Mastering new behaviors via observation allows innovations to spread through social groups. It also requires linking observed actions with one’s own understanding and body movements in order to replicate the new skill.

Problem solving and insight

Experiments have shown some species are capable of advanced problem-solving, insight, and creativity. Examples include:

  • Chimpanzees rapidly learning to use boxes as step stools to reach bananas hanging from the ceiling.
  • Crows bending hooks into straight wires to fish objects out of tubes.
  • Elephants working together to problem solve by holding objects with their trunks.
  • Octopuses opening screw-top jars after watching humans do it once.

These behaviors go beyond trial-and-error learning to suggest genuine cognitive insight into discovering innovative solutions. Quick individual learning and social transmission of such innovations are hallmarks of general intelligence.

Brain structure and genetics

At a biological level, human and great ape brains share similarities in structure and genetics. Chimpanzee brains are around one third the size of the average human brain. The neocortex region that supports higher cognition is also less developed compared to humans. But in contrast to other mammals, great apes possess:

  • Larger frontal lobes (supporting planning, problem solving, emotions).
  • More intricate neuronal wiring between different brain regions.
  • A brain organization into lobes and hemispheres like the human brain.

Great apes also share over 98% of their DNA with humans, supporting the close evolutionary kinship between humans and apes.

Ranking animal intelligence

Based on cognitive, social, emotional, and communicative behaviors, as well as brain structure, great apes demonstrate intelligence most analogous to humans. A rough ranking of animal intelligence compared to humans is:

  1. Great apes – chimpanzees, gorillas, orangutans, bonobos
  2. Dolphins
  3. Elephants
  4. Corvids – crows, ravens
  5. Octopuses
  6. Parrots
  7. Dogs
  8. Pigs

However, intelligence is complex and cannot be neatly measured on a linear scale. Different species have evolved specialized cognitive abilities based on their social structures, environmental challenges, and evolutionary histories. Some animals like prairie dogs and bees display impressive intelligence tailored to specific purposes that exceeds apes in certain domains. Overall, great apes demonstrate the broadest range of general intelligence that is most similar to our own.

Why great ape intelligence is the closest to humans

In summary, great apes, especially chimpanzees, are considered the non-human animals with intelligence closest to humans due to:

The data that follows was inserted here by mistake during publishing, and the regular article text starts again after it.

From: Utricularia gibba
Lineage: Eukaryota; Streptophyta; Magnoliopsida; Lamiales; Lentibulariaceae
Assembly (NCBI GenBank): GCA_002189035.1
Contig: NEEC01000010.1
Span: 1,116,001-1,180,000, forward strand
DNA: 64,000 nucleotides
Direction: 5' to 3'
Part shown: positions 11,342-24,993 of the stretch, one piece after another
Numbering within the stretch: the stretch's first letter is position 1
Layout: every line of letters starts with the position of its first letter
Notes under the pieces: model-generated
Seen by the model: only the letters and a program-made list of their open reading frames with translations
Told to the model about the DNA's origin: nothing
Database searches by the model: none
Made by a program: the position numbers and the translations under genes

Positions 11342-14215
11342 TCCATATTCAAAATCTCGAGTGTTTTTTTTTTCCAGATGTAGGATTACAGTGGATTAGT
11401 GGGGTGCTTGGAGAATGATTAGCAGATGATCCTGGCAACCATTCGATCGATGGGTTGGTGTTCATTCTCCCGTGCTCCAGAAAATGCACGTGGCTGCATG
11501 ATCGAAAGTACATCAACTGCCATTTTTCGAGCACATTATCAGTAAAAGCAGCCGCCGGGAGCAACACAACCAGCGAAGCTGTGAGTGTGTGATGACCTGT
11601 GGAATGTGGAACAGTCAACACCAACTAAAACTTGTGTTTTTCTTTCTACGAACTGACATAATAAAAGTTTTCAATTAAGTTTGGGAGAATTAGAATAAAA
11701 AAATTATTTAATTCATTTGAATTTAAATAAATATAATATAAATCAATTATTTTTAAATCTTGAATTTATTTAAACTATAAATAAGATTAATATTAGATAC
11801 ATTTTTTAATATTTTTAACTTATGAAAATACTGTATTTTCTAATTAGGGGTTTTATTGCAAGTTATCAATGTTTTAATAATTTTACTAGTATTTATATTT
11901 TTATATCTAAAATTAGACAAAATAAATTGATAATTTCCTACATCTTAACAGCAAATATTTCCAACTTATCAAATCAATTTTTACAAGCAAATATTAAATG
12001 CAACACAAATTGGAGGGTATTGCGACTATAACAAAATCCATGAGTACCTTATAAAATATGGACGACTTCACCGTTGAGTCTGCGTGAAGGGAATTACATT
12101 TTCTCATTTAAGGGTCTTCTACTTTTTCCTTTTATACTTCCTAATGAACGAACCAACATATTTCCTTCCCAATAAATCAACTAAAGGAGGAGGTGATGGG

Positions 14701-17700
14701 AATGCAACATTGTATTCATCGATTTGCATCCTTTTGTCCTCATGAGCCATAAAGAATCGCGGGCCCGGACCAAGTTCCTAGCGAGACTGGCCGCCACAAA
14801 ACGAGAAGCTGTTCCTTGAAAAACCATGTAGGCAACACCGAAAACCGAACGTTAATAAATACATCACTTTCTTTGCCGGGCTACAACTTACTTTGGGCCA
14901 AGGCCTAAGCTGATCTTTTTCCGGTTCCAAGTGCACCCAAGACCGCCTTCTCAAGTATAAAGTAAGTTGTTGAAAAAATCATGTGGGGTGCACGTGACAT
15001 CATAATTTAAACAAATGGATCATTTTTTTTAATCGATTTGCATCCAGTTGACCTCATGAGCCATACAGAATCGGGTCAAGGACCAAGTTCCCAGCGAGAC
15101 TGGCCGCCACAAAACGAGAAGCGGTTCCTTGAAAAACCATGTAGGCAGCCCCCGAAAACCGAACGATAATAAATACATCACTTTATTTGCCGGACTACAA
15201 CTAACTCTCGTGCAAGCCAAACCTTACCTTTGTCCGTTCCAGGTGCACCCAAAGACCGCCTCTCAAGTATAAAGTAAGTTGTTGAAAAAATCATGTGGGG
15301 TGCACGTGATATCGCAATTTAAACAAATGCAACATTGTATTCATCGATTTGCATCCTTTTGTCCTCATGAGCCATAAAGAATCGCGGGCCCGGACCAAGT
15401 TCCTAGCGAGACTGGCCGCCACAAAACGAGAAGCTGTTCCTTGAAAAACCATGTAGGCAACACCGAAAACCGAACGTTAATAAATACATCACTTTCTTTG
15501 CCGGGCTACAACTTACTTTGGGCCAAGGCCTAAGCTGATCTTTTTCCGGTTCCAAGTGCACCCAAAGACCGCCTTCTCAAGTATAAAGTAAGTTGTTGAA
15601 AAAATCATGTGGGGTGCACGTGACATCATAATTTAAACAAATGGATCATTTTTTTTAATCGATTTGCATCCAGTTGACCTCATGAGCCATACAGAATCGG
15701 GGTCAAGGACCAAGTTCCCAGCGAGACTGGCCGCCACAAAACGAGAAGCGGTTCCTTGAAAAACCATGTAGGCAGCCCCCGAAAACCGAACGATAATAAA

• Advanced cognitive skills – problem solving, numeracy, insight, tool use, cause-and-effect reasoning, memory.
  • Self-awareness – self-recognition, theory of mind, self-agency.
  • Complex emotions – joy, grief, anger, loneliness, determination.
  • Social behaviors – alliances, social transmission of knowledge, cooperation, cultural behaviors.
  • Some extent of symbolic communication using language-like signing or picture symbols.
  • Imaginative and social play activities.
  • Observational learning.
  • Brain structure similar to humans – large frontal lobes, complex neuronal wiring.

The collective intelligence displayed by groups of great apes, the way knowledge passes between generations, and the sophisticated collaboration between individuals resembles human capabilities in many ways. No other species exhibits mental skills that are as advanced and general as great apes. Their broad cognitive capacity mirrors the open-ended, imaginative, and socially complex minds of humans.


There are some caveats to consider when declaring that great apes have intelligence most similar to humans:

  • Lack of comparably advanced technology and culture as humans is a key difference. But this may reflect limitations of anatomy, not intelligence per se.
  • ape language abilities remain primitive compared to human language.
  • Human brains are still 3 times bigger than ape brains.
  • Scientists still debate if animals even experience emotions in ways comparable to humans.
  • Human-devised tests may underestimate the intelligence of species like crows or octopuses in ways we don’t fully comprehend yet.

Additionally, considering one species “most intelligent” risks missing the unique evolutionary adaptations that make each animal’s intelligence special in different ways. However, when ranking broad general intelligence, great apes demonstrate the most human-like capabilities overall based on current evidence.


Great apes, especially chimpanzees, are the non-human animals considered to have intelligence most similar to human intelligence:

  • They have advanced cognitive abilities comparable to young human children in experiments.
  • They display self-awareness, theory of mind, and complex emotions.
  • Ape social interactions are highly cooperative and culturally transmitted between generations.
  • They use communication gestures and symbols in sophisticated ways.
  • Great ape brains share key structural similarities with the human brain.

However, great ape language and tool use remain primitive compared to humans. Additionally, the collective intelligence and cultural behaviors of humans still far exceeds that of other species. But research continues to uncover new evidence of the remarkable convergent cognitive evolution between humans and great apes.